Korea 3 : Venezuela 1 [update: video highlights]

Good times are here again – or are they?  The quasi new look KNT defeated Venezuela at Bucheon Stadium near Seoul, a come from behind friendly victory that seemed to point Korea in a positive direction after weeks of KFA turmoil after rejected offers in hiring a new foreign manager.  Lee Dong-Guk came back to the fold and in his 100th cap found a bit of glory: 2 goals in the 2nd half that elevated him in 5th place for all time KNT goal scorers. But the match wasn’t without it’s share of troubling questions that remains unanswered.

After a blistering start and a offensive onslaught by the Taeguk Warriors, they couldn’t get that finishing touch to put them ahead. Instead it was Venezuela, who despite being hemmed in their own half, was presented with 1 goal scoring chance midway through the 1st half, personally gift wrapped by goal keeper Kim Jin-Hyeon. In what seemed like a horror movie in slow motion, a straightforward dropkick clearance by Kim went straight to Mario Rodon.  He sent a shot back high over Kim’s head and on into the net.

Korea 0 : Venezuela 1

Let’s rewind a little, Kim actually had a fantastic save when Venezuela caught Korea’s back with their pants down, a one on one opportunity saved by Kim’s quick reflexes.  However that mis-clearance that led to the conceded goal instantly put him on track to becoming a shelved player for the KNT. Here’s Tavern contributor Takeuchi with some background on Kim:

Despite going behind, it was increasingly apparent that Venezuela had some gaping holes in their defense. Korea kept probing and 12 minutes later struck gold with a counter by team Korea. Ki’s laser sharp pass found Son charging down the left, he dodges Venezuela’s defenders around the corner of the area and connects with captain Lee Chung-Yong – his shot deflects to Lee Myung-Joo – who, with tight angle, blasted it in!



Korea 1 : Venezuela 1



2nd half turned into the Lee Dong-Guk show. While the Jeonbuk man had a quiet 1st half, a backheel attempt missing wide earlier, a halftime presentation to honor his 100th cap seemed to invigorate him. He put his head back in the game – literally. Nice header from a Kim Min-Woo corner kick in the 55th minute tucked it’s way into the upper right corner for Lee’s first goal of the night.


Korea 2: Venezuela 1  


The Lion King wasn’t done yet. Venezuela’s defense continued to practice their impression of the keystone koppers, and a comical clearance 10 minutes later gifted Lee in front of goal- and unlike Venezuela’s forwards, he didn’t whiff.


FT   Korea 3: Venezuela 1   Interim coach Shin Tae-yong promised a more aggressive approach before the match and sure enough, that’s what everyone saw.  In a more unusual formation that what we’re accustomed to from Korea, they trotted out a 4-1-4-1 / 4-1-2-3 if you count advanced wingers -pretty much a classic Barcelona formation (-thanks Jinseok!)

Shin did as Jinseok predicted, he experimented with positioning captain Lee Chung-Yong in the middle (Koo out- injured I think), with Lee Myong-Joo on his left and Cho Young-Chul right. Playing #9 was Lee Dong-Guk with Son Heung-Min sort of playing on the left, but ended up playing a free creative forward, to roam where he saw fit. Experiment ended somewhat in positive territory: Son looked incredibly dangerous, especially in the first half as he dodged and weaved his way into the area, setting up some tasty opportunities for Korea. Chungy and company kept pressing, yet maintained decent possession particularly in Venezuela’s half. Alas the actual business of creating legit goal chances is still somewhat problematic. Let’s be clear, they created some decent chances, but against a clown defense.  Despite the goals LDG put away, striker options remains a major concern, which we’ll get to later*.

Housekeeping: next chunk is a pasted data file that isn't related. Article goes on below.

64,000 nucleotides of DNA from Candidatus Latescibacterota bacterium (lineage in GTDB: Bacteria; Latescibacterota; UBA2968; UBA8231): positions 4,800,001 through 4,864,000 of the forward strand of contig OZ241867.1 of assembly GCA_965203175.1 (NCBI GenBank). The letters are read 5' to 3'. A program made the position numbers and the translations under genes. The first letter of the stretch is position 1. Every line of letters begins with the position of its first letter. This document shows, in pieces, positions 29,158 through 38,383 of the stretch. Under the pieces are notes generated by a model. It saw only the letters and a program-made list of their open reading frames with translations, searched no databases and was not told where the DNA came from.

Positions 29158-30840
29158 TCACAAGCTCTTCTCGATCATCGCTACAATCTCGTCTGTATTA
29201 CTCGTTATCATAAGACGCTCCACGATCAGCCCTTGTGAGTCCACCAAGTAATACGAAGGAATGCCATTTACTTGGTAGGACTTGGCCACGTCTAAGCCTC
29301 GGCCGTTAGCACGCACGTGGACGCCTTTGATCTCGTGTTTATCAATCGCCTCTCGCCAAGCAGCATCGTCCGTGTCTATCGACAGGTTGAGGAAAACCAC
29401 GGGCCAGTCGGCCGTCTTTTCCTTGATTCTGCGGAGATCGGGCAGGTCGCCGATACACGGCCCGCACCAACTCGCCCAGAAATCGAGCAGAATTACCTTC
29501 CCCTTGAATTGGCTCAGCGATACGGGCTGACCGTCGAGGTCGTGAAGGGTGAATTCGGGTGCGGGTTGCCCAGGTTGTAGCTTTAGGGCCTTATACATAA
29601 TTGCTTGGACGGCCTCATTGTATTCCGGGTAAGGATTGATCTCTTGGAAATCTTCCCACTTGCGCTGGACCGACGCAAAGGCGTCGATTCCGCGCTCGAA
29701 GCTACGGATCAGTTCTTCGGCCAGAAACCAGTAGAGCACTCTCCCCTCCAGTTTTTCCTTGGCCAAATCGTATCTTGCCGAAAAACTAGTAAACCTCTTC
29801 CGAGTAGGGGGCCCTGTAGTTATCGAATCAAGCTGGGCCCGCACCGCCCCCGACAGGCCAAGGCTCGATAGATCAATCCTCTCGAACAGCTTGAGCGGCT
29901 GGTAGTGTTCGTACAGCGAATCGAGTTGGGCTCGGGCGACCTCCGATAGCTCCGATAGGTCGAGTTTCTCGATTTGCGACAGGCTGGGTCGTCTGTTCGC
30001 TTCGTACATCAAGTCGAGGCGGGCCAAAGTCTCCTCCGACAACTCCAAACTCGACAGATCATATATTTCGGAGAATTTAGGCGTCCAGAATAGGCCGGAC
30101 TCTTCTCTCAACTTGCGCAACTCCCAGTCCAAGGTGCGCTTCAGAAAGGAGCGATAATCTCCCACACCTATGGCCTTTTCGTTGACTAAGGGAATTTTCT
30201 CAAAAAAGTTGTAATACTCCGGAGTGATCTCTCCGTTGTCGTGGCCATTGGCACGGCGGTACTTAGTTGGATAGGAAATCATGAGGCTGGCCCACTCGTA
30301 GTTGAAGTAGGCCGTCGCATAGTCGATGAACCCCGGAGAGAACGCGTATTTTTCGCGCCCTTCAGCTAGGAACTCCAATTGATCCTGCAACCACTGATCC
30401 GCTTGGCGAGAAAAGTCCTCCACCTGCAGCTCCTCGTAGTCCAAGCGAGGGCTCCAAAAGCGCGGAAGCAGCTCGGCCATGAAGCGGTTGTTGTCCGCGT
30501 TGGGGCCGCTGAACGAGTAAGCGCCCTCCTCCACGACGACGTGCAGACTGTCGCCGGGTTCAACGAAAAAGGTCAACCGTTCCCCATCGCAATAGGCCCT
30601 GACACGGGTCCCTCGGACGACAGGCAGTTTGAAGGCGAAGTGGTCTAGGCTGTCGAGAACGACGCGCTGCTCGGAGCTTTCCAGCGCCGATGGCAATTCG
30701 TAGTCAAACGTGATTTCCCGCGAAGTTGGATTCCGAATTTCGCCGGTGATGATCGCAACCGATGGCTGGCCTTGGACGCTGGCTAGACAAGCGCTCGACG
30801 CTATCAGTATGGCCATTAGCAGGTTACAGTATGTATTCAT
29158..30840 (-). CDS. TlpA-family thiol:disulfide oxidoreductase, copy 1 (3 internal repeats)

Jinseok pointed out that Lee Chung-Yong’s central move would beg the question, how to fill the void on the right wing  -the position Chungy usually occupies?  Answer: old man and left back Cha Du-Ri. Back on the KNT, he looked sharp and as Jae put it (in his player ratings), was bombing the right flank all game. He did get dispossessed once in the 2nd half, though he can be forgiven as he was a constant nuisance to Venezuela.



You could say Ki Sung-Yeung put on a quieter display, but that wouldn’t do justice.  What can be described as his modus operandi – calm and collected – is what makes Ki such a deceptively impactful player. As the lone defensive mid – today he played deeper than usual, and put on more defensive posturing, but his positioning did seem to help shut down some of the Venezuelan counter attacks.  The more positive contribution was his distribution: in one word – devastating. That first Korean goal can be traced back to Ki picking out Son in transition.


Quick note, I absolutely concur with Jae, [we put out twitter musings at the same time coincidentally] wondering why Son Heung-min wasn’t subbed out earlier?  Seeing him get targeted by Venezuela and on the ground in painful agony –not once but several times in the 2nd half was mind-blowing. Why on buddha’s green earth risk injury in a game like this? Son’s potency was already proven in the 1st half, what more was there for Shin to do or prove by leaving Son on the pitch in the physically testier 2nd half?


The Korean defense, despite conceding just one goal [that giveaway by Kim is going to replace my current nightmare – where a tsunami wipes out the physical Tavern], Korea’s defense was lucky – very lucky not to concede a few more goals. If not for an almost equally dismal Venezuelan offense (that nearly matched their defensive brethren), their lack of finishing golden opportunities was a part of their undoing.  However, several clearance attempts and set piece defensive arrangements left much to be desired from Korea’s backline. Here’s to the backline for a job well done.